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Friday, July 2, 2010

First-Time Homebuyer Credit Closing Deadline Extended to September 30, 2010

The deadline for the completion of qualifying First-Time Homebuyer Credit purchases has been extended. Taxpayers who entered into a binding contract before the end of April now have until September 30, 2010 to close on the home.

The Homebuyer Assistance and Improvement Act of 2010, enacted on July 2, 2010, extended the closing deadline from June 30 to Sept. 30 for eligible homebuyers who entered into a binding purchase contract on or before April 30 to close on the purchase of the home on or before June 30, 2010.

Here are five facts from the IRS about the First-Time Homebuyer Credit and how to claim it.

  1. If you entered into a binding contract on or before April 30, 2010 to buy a principal residence located in the United States you must close on the home on or before September 30, 2010.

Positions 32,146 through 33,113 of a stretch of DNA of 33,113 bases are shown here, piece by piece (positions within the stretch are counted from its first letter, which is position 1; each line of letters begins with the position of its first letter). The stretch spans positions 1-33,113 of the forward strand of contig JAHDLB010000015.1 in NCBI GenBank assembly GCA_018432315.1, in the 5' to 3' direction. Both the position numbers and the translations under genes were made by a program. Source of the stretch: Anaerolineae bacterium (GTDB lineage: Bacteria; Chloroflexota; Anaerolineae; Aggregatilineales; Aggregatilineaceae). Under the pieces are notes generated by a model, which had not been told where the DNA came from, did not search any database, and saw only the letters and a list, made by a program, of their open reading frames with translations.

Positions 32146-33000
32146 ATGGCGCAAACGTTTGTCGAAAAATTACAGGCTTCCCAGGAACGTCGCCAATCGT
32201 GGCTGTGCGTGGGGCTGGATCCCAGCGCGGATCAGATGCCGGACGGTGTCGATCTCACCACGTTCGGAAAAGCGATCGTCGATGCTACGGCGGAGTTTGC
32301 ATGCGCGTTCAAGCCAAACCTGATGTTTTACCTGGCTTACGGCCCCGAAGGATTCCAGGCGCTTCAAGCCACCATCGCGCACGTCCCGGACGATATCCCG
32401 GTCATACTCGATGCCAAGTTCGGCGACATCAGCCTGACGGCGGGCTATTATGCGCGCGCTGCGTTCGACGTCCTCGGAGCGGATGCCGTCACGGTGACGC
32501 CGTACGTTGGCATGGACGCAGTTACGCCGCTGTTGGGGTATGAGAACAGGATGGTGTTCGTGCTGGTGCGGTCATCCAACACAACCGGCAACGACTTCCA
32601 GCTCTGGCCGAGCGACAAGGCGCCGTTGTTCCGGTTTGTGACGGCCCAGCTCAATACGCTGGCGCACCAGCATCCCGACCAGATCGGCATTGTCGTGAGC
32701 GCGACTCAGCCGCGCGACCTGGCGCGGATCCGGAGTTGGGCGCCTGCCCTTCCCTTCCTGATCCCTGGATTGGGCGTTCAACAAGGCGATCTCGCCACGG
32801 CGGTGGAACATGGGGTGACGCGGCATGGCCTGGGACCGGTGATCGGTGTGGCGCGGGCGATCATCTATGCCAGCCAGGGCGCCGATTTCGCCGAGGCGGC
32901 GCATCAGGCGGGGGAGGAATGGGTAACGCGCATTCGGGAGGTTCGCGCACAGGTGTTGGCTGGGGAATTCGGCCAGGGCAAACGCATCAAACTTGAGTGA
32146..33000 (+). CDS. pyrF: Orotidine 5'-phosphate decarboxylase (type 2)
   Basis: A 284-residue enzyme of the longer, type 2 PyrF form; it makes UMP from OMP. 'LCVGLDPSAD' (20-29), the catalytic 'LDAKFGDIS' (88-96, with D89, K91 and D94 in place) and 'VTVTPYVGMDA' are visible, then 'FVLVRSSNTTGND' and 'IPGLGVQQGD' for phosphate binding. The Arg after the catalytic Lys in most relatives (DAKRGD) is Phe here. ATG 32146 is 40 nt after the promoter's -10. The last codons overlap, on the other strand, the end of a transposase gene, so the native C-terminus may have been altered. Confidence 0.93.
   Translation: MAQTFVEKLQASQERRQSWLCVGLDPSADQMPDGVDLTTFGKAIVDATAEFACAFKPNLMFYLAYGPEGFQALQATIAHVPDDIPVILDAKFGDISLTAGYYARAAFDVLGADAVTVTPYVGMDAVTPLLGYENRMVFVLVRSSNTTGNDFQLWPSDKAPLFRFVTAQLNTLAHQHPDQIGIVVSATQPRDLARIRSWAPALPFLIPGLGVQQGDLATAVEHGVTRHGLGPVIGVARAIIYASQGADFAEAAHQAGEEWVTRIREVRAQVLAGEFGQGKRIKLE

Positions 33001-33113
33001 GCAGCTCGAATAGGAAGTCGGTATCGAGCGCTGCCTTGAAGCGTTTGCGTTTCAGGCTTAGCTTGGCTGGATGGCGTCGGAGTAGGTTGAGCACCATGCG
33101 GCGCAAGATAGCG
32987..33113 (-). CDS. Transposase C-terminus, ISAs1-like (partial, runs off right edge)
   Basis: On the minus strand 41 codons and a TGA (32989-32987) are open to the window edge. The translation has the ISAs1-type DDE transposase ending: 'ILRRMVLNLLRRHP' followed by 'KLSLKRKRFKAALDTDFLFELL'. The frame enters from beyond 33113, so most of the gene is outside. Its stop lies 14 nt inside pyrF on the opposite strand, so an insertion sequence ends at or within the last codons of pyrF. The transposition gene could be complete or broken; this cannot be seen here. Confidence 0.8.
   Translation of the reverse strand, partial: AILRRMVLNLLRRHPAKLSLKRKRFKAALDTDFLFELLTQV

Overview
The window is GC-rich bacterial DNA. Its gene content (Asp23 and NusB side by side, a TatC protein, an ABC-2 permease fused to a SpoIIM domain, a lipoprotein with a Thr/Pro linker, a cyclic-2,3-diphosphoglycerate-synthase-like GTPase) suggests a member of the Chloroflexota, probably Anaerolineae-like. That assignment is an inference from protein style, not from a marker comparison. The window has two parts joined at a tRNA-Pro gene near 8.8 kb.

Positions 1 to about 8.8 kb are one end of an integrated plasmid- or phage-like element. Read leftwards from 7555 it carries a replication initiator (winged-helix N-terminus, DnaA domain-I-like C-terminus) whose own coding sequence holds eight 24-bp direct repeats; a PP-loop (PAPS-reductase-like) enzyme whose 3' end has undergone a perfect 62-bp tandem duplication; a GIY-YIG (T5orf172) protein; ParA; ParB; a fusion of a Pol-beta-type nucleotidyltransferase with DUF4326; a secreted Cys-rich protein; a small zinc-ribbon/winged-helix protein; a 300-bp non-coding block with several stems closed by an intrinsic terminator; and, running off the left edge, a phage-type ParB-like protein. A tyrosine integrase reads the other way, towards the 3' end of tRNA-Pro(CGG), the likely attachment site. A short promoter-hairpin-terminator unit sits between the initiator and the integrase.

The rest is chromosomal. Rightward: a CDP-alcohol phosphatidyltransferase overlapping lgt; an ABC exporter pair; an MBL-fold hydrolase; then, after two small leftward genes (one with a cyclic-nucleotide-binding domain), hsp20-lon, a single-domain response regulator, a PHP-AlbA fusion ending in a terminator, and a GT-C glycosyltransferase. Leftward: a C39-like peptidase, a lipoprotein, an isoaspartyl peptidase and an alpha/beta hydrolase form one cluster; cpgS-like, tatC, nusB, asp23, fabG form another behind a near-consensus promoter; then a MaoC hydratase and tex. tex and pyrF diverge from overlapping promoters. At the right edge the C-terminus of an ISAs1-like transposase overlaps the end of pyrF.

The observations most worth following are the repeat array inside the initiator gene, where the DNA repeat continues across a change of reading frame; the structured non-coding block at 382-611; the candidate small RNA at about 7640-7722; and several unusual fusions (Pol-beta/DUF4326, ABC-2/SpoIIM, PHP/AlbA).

2. To be considered a first-time homebuyer, you and your spouse – if you are married – must not have jointly or separately owned another principal residence during the three years prior to the date of purchase.
  3. To be considered a long-time resident homebuyer, your settlement date must be after November 6, 2009 and you and your spouse – if you are married – must have lived in the same principal residence for any consecutive five-year period during the eight-year period that ended on the date the new home is purchased.
  4. The maximum credit for a first-time homebuyer is $8,000. The maximum credit for a long-time resident homebuyer is $6,500.
  5. To claim the credit you must file a paper return and attach Form 5405, First Time Homebuyer Credit, along with all required documentation, including a copy of the binding contract. New homebuyers must attach a copy of the properly executed settlement statement used to complete the purchase. Long-time residents are encouraged to attach documentation covering the five-consecutive-year period such as Form 1098, Mortgage Interest Statements, property tax records or homeowner’s insurance records.
For more information about the First-Time Homebuyer Tax Credit and the documentation requirements, please contact my office.